n an interview with Orissa POST, Chhavi Nath Singh, CEO of Vedanta Ltd., Jharsuguda spoke about Odisha’s mining potentials and Vedanta’s role and vision for the state in 2020. Prior to his joining at the Jharsuguda operations in 2016, Singh was at the helm of affairs at Talwandi Sabo Power Ltd., a wholly-owned subsidiary of Vedanta Limited, as Chief Operating Officer. He has a rich experience of nearly four decades in the Indian power industry, with a rich experience of 26 years at NTPC. He also has pioneered leadership roles at some of India’s leading corporates, holding key responsibilities in the domestic power sector – from concept to commissioning. Excerpts:
Vedanta Limited has become the largest aluminium producer in India in FY19, with aluminium production of 1.96 million tonnes. What is your outlook for the Jharsuguda operations in 2020?
Vedanta Ltd., Jharsuguda is the largest aluminium producer in the country. Out of Vedanta’s aluminium business output of 1.96MT, the Jharsuguda operations closed FY19 with production clocking 1.39 million tonnes, highest ever metal production from any single-location Indian smelter till date. Today, Jharsuguda is also a proud exporter of more than 1 million tonnes of primary aluminium from our smelters to all over the world, annually. Aligned to the Vedanta Group’s vision for the Aluminium Business, our short-term plans are to operationalise the entire installed capacity and then ramp up to 2 MTPA production at the Jharsuguda smelters. As an important pillar of the ‘Make in Odisha’ and ‘Make in India’ movements, we are passionately working to make the country more self-reliant.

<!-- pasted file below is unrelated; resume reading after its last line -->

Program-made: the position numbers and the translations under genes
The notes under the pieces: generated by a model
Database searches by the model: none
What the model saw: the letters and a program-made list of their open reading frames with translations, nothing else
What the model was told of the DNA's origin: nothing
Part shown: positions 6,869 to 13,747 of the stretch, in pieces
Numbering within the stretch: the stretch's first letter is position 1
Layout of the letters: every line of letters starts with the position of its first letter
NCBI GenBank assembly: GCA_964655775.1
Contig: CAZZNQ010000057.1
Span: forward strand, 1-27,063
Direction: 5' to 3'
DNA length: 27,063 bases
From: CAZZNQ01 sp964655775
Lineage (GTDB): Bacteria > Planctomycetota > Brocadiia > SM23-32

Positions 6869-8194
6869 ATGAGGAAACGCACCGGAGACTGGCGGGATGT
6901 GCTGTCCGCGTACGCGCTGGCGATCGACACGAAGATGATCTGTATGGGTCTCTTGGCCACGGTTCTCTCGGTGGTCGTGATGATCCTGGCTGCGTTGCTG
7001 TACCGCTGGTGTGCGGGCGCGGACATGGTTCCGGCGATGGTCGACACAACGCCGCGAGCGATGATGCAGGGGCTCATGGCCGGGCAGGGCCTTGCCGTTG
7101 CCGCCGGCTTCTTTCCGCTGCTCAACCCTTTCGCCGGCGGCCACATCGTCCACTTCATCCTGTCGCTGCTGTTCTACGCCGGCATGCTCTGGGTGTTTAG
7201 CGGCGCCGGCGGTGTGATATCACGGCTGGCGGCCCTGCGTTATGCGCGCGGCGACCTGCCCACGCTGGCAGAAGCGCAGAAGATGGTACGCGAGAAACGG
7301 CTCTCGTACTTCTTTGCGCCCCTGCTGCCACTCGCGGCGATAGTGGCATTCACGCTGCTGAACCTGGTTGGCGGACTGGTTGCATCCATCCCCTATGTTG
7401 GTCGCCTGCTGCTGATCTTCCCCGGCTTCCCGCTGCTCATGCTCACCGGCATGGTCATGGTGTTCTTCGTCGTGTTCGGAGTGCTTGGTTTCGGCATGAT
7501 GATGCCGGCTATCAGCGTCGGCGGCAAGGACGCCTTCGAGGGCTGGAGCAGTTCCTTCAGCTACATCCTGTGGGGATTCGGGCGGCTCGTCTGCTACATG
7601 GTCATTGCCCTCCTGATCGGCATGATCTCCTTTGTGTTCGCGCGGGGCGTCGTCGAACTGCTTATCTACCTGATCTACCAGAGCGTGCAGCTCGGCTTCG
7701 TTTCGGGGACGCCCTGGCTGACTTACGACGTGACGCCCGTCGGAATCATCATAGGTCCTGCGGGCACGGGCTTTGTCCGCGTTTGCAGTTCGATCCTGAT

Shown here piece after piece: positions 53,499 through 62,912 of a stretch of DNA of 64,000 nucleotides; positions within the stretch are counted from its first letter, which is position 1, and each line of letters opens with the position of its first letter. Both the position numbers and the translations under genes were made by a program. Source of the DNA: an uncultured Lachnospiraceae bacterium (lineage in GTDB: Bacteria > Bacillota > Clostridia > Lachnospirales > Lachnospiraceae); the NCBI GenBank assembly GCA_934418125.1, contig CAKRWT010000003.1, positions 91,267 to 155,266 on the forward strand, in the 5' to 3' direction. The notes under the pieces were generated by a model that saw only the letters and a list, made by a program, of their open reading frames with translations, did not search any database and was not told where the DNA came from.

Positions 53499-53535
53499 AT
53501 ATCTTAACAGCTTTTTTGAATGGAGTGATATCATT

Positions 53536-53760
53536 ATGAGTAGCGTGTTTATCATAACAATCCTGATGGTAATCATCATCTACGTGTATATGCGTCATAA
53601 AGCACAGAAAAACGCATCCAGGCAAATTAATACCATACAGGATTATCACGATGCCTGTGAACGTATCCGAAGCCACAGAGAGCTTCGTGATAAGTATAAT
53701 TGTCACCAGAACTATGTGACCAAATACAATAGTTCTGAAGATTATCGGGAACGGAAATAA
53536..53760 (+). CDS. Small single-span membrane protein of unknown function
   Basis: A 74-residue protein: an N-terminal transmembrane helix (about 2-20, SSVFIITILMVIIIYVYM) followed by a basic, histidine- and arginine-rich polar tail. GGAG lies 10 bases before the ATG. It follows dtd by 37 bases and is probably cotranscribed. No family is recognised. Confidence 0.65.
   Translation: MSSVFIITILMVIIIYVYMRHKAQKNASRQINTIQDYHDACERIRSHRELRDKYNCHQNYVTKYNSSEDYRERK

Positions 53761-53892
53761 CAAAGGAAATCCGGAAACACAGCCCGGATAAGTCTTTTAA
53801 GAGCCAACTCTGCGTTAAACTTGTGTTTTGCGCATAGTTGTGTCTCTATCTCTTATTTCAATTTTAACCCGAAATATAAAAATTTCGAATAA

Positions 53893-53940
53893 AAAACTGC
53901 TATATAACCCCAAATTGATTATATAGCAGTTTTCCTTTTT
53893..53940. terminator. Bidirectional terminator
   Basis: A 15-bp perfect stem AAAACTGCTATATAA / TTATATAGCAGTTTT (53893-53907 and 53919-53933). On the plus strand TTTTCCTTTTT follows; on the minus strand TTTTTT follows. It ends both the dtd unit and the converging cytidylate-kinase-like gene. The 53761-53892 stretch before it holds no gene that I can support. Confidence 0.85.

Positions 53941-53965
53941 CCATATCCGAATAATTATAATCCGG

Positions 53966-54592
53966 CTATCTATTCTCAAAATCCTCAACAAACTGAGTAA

As CEO of India’s largest aluminium & power operations at Jharsuguda, how do you evaluate the domestic industry in the backdrop of the current economic scenario?
Economies and businesses undergo the natural cycle of ebb and flow; the underlying principle of sustainability is to ride through this with resilience. As a growing economy, we must strive for self-reliance in sectors where we have natural advantages. In the case of aluminium, it is the abundance of high-quality raw materials like bauxite and coal in Odisha. In a scenario where such potential is not translated into opportunities, we will continue to remain a deficit economy instead of generating a surplus. What is important to note here is that the domestic aluminium industry has witnessed doubling of imports in FY19. In other words, if the capacities are fully utilised, Odisha which houses India’s major primary aluminium producers, can easily cater to more than the current 40% of the national demand on its own.
In your opinion, what are Odisha’s potentials and prospects for attracting large scale investments?
Odisha is a land of immense potential and prospects, blessed with natural richness. Besides resources, Odisha’s greatest USPs have been the stability of governance and civic life, strong academia contributing to a deep talent pool, long coastline providing access to international trade, and so on. The people, the cultural heritage and rich tradition of the state makes everyone feel welcome, which is why today we can see Odisha’s major cities emerging as cultural melting pots. Personally, my association with Odisha, its people, and culture have been a long and significant one, and I have cherished this camaraderie.
Odisha is rich in natural resources and the biggest names in the Indian manufacturing sector have been lured to the state. What should be done, in your opinion to boost the state’s GDP, which is ironically low despite the natural richness and industrial ecology?